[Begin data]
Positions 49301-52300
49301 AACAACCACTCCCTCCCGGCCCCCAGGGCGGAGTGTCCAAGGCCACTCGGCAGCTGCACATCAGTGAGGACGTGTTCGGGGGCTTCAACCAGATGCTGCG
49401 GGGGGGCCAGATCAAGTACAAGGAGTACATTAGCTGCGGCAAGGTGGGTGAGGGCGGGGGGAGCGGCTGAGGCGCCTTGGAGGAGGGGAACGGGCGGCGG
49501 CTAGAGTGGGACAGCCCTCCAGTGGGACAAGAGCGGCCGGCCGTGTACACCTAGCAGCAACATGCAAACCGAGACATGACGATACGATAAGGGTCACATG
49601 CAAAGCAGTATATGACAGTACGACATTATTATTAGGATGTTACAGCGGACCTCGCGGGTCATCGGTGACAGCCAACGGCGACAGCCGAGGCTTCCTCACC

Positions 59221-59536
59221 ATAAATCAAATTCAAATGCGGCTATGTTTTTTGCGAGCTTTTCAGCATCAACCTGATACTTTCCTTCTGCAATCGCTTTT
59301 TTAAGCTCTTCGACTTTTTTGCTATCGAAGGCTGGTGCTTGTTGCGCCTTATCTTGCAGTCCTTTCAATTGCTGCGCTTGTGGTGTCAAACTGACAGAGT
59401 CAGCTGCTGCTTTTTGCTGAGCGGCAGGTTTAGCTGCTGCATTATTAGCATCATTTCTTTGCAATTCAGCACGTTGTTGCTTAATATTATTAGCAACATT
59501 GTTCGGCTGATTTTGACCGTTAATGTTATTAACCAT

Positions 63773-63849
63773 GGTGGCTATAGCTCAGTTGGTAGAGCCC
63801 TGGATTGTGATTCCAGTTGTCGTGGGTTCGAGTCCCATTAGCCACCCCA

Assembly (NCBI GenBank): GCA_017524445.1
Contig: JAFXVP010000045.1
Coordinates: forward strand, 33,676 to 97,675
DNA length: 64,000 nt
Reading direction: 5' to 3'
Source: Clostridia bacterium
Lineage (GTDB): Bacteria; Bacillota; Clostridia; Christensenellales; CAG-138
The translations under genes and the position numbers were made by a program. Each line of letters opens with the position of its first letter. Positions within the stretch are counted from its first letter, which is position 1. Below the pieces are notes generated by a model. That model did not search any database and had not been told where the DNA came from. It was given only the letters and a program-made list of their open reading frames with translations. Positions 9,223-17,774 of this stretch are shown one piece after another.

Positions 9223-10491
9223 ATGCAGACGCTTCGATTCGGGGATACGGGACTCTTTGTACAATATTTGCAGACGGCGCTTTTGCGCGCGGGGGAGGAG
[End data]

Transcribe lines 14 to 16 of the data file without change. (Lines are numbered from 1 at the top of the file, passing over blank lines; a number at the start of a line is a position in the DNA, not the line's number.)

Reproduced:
Assembly (NCBI GenBank): GCA_017524445.1
Contig: JAFXVP010000045.1
Coordinates: forward strand, 33,676 to 97,675